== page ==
Turnover intention is defined as an employee’s voluntary resignation intention or attempt [18, 19]. In our study, each participant answered the following question using one of four options (strongly agree, agree, disagree, or strongly disagree): “I plan on staying for the next year” [20]. Prior to the analysis, turnover intention was converted into a dichotomous mediating variable, in which 0 = intent to stay (strongly agree or agree) and 1 = intent to leave (disagree or strongly disagree). Based on turnover data from the T2 survey, we determined whether actual turnover had occurred within a 12-month period following the completion of the T1 survey.

Sleep disturbance.

Sleep disturbance was measured using the Korean version of the Insomnia Severity Index (ISI), which was developed by Morin [21] and translated by the Korean Sleep Research Society [22]. The Korean ISI comprised of seven items that are rated in a 5-point scale (0–4 points), and the score ranges from 0 to 28. Higher scores indicate lower sleep quality and scores above 10 indicate sleep disturbance during the past 2 weeks [21]. In the study context, the Korean ISI received a Cronbach’s alpha of 0.92.


Fatigue was measured using the Fatigue Severity Scale (FSS), which comprised of nine items concerning the degree of fatigue over the previous week. Each item is rated in a 7-point Likert scale (1 = strongly disagree, 7 = strongly agree), and average scores obtained by dividing the total score (range 9–63) by the number of items indicates the degree of fatigue; the cutoff point for fatigue is more than 4 points on average [23]. In the study context, the FSS received a Cronbach’s alpha of 0.91.


Depression was assessed using the shortened Center for Epidemiological Studies Depression Scale (CES-D), which is comprised of 10 items concerning depressive feelings and thoughts during the previous week. Each item is rated in a 4-point scale (0 = less than one day, 3 = about five to seven days), with higher total scores (range 0–30) indicating more depressive symptoms; total scores of 10 or above indicate depression [24]. In the study context, the shortened CES-D received a Cronbach’s alpha of 0.87.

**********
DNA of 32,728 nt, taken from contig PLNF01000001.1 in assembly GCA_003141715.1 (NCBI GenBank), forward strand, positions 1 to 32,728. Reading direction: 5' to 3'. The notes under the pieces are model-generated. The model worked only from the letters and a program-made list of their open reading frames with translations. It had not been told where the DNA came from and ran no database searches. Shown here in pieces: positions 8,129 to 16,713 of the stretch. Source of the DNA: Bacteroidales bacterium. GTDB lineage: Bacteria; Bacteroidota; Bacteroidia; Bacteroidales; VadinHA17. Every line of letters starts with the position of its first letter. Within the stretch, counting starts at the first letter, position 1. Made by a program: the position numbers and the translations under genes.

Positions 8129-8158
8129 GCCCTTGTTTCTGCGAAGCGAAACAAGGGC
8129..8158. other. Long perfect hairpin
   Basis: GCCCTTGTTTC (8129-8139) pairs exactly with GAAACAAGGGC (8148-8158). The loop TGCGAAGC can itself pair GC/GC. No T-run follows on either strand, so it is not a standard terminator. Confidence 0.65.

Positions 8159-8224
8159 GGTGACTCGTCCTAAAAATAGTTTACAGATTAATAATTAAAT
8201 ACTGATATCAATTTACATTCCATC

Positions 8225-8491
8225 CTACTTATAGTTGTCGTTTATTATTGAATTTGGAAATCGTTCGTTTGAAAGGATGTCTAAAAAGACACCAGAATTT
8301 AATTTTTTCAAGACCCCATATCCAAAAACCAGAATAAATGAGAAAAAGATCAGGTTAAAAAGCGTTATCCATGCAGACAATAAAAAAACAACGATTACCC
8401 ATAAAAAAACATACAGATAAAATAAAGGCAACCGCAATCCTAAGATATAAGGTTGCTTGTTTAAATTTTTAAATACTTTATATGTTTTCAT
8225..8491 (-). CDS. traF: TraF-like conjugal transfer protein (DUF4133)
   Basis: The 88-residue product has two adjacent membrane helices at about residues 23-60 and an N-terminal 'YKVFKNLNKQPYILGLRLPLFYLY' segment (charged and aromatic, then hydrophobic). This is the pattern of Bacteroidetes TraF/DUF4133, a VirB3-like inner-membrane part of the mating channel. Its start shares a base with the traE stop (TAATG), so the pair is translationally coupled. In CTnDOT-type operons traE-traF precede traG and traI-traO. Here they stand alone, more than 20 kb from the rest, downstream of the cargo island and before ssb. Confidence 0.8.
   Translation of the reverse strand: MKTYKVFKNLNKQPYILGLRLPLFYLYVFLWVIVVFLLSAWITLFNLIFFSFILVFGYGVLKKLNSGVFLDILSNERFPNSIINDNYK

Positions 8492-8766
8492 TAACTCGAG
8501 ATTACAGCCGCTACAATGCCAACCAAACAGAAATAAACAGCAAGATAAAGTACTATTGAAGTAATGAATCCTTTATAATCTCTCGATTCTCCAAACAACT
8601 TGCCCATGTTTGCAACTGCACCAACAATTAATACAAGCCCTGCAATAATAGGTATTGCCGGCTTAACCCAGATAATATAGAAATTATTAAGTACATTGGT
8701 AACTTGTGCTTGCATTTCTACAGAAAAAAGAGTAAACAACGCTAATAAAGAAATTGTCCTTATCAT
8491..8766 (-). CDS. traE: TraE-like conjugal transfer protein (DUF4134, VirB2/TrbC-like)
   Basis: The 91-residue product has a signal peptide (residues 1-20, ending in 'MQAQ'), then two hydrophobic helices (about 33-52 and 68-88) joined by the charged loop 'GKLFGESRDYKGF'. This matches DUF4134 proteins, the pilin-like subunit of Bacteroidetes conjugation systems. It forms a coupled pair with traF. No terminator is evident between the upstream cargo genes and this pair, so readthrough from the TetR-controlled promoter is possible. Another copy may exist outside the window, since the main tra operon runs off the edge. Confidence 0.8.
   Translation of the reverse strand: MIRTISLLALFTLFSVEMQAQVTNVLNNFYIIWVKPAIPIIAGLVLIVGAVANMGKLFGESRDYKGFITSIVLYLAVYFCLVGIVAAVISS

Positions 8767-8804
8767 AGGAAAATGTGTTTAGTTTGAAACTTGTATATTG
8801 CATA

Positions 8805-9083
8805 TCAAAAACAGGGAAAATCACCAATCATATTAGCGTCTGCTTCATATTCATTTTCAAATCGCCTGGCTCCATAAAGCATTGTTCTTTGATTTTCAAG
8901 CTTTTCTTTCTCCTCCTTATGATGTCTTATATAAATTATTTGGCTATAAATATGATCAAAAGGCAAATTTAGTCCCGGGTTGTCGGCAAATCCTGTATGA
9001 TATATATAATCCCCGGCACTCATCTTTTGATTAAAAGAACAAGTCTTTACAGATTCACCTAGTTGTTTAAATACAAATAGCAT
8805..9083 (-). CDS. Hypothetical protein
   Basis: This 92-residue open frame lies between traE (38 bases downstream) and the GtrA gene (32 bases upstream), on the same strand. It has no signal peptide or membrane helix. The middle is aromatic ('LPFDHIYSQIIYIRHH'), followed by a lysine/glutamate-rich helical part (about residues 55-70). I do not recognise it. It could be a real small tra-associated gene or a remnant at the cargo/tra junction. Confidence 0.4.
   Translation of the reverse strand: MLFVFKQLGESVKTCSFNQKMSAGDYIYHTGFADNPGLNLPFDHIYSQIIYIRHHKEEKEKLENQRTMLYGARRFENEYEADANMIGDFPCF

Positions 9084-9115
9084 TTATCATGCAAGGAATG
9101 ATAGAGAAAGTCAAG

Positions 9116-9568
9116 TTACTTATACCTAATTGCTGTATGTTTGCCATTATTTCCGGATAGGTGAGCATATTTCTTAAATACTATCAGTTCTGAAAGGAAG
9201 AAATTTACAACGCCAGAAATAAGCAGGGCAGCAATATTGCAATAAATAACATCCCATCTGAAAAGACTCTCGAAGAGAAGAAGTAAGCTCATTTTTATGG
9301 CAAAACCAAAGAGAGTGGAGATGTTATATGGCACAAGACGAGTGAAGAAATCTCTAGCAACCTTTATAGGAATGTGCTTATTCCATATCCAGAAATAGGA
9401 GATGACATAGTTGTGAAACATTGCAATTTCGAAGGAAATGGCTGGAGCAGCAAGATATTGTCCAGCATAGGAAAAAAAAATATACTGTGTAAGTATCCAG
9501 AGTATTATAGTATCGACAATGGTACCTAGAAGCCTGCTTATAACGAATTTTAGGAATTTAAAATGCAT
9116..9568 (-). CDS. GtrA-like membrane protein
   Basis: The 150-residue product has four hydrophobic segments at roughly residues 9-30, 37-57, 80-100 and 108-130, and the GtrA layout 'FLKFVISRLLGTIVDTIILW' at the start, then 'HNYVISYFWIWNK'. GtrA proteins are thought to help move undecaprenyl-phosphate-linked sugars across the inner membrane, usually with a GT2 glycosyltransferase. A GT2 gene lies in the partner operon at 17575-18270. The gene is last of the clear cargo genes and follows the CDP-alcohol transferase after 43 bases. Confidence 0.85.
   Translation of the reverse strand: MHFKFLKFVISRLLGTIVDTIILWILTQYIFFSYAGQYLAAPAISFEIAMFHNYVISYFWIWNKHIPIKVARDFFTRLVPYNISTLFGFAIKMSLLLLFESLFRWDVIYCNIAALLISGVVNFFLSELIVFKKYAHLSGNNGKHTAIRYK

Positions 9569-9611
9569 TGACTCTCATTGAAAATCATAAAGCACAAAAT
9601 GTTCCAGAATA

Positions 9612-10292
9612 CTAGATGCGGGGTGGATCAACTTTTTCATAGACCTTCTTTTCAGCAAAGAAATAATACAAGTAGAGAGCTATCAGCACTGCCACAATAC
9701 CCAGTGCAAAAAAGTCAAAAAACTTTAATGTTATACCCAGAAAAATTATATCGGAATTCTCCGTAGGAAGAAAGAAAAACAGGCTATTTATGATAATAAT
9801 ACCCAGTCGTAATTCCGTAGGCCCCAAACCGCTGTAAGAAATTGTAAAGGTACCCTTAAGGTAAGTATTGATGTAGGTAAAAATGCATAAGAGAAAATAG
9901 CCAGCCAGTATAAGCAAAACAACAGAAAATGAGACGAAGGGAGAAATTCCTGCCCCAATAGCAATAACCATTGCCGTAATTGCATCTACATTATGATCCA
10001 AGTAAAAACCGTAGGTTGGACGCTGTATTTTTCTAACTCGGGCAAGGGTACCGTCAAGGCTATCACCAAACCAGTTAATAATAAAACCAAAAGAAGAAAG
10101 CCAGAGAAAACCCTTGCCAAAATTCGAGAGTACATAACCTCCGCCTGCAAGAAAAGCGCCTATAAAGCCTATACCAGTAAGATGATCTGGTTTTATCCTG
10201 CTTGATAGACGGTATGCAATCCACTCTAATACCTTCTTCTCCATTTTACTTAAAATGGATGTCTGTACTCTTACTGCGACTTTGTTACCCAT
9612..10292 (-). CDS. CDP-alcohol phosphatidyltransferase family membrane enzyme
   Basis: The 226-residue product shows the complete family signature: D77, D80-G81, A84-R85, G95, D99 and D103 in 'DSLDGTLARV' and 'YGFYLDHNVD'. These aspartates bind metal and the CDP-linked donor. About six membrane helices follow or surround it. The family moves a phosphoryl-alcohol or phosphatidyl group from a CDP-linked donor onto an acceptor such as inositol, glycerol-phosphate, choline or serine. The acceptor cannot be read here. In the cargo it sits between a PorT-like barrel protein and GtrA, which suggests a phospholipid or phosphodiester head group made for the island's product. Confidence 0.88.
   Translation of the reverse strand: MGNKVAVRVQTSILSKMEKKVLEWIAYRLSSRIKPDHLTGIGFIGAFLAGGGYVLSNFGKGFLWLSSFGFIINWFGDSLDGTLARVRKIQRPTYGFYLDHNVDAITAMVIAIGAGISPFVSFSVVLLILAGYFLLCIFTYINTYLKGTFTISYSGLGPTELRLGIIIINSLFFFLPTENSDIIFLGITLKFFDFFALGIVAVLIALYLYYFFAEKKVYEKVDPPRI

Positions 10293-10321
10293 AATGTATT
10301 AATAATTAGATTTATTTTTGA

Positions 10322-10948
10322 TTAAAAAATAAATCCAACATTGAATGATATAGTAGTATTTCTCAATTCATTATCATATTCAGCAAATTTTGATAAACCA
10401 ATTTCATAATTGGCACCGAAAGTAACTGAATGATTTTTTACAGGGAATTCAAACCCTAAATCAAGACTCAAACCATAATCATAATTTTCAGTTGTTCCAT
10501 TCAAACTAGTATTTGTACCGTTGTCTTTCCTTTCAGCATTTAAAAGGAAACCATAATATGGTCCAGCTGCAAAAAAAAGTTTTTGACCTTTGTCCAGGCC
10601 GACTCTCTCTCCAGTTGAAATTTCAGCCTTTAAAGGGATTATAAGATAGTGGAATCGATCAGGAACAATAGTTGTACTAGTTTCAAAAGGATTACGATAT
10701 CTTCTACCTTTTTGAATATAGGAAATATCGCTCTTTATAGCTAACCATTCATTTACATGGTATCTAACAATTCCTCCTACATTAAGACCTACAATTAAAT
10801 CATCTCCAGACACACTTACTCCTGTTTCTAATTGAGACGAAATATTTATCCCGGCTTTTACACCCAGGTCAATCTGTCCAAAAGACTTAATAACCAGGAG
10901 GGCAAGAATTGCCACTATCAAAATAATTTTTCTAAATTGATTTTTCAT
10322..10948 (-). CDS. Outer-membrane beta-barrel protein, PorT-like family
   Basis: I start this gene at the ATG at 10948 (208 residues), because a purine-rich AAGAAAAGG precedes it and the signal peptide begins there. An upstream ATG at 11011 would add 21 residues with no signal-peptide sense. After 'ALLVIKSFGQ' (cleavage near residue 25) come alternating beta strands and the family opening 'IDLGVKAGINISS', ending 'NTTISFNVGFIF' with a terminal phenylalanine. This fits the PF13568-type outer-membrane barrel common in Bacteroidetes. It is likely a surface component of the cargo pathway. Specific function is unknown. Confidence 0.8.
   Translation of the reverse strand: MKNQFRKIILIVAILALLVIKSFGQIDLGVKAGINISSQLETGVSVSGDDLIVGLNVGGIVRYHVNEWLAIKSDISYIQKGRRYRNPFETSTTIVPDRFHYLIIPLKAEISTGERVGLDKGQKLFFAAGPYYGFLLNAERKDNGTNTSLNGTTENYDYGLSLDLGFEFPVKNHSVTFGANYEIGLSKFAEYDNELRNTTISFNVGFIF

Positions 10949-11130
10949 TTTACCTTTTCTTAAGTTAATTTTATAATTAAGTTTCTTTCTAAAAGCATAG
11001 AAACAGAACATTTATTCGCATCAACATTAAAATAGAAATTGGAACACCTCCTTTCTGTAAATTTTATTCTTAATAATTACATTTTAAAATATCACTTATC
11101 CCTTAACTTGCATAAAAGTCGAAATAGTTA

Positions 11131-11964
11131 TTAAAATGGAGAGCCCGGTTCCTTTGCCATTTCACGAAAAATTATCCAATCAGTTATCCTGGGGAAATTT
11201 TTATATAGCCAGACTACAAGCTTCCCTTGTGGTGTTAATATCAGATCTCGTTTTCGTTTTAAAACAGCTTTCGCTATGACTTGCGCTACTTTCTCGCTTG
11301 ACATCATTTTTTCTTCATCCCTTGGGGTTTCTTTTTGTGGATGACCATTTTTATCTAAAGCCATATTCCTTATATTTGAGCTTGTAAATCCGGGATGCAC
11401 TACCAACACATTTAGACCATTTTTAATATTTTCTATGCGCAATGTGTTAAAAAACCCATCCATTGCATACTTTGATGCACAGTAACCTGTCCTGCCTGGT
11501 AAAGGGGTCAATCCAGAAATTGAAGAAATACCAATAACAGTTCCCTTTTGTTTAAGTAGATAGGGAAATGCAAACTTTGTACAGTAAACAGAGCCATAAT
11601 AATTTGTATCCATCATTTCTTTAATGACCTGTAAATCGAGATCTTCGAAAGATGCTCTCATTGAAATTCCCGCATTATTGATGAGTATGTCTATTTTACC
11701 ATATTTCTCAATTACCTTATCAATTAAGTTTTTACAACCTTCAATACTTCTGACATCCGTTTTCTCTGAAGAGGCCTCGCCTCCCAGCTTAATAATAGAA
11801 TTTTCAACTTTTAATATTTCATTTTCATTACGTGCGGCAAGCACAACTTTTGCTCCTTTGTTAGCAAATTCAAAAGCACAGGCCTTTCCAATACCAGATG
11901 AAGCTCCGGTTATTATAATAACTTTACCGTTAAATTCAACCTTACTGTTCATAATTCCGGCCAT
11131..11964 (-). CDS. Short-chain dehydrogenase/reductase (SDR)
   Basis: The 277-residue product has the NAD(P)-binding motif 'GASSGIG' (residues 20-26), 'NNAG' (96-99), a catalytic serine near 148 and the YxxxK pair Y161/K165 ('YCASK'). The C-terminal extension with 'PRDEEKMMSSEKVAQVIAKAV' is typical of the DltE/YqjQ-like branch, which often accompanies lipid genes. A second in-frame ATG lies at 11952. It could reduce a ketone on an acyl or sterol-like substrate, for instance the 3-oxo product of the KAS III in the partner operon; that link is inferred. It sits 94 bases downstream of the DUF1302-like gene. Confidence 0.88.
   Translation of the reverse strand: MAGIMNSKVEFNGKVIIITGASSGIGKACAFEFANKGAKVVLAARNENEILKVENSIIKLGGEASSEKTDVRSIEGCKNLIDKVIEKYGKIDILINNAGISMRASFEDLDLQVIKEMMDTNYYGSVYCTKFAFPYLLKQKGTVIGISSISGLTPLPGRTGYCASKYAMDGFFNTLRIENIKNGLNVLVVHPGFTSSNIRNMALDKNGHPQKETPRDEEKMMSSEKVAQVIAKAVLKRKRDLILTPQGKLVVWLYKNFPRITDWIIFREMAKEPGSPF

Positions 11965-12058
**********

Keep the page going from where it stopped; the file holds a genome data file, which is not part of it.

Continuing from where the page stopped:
Statistical analyses

All analyses were conducted using SAS version 9.4 (SAS Institute Inc., Cary, NC, USA). Descriptive statistics (frequencies, percentages, means, and standard deviations) were analyzed for the general characteristics, while Pearson’s chi-squared test and independent t-test were used to identify the differences between turnover intention and actual turnover according to the general characteristics and health problems.

Multiple logistic regressions were used to investigate the associations between health problems and turnover intention, including all general characteristics except for age used as covariates, as age was highly correlated with total shift work experience (r = 0.92, p < 0.001). In the multiple logistic regressions for actual turnover, we added turnover intention to the models to confirm the weakening associations between health problems and actual turnover.

We conducted a causal mediation analysis (CAUSALMED procedure in SAS) to explore the mediating effects of turnover intention. Specifically, the causal mediation analysis is a statistical method based on the counterfactual framework, and which enables researchers to estimate exactly even when the mediator and outcome are dichotomous or if there is an interaction between the exposure and the mediator [25]. Three estimates were obtained through the analysis, including the total effect (TE), natural direct effect (NDE), and natural indirect effect (NIE). TE is the sum of the NDE and NIE, while NDE is the effect of a shift in the outcome based on exposure, assuming that the mediator is fixed, and NIE is the effect of a shift in the outcome based on the mediator, assuming that the exposure is fixed. We also obtained the mediated percentage, which is the proportion of NIE of TE [26]. Fig 1 shows a directed acyclic graph of this causal mediation analysis.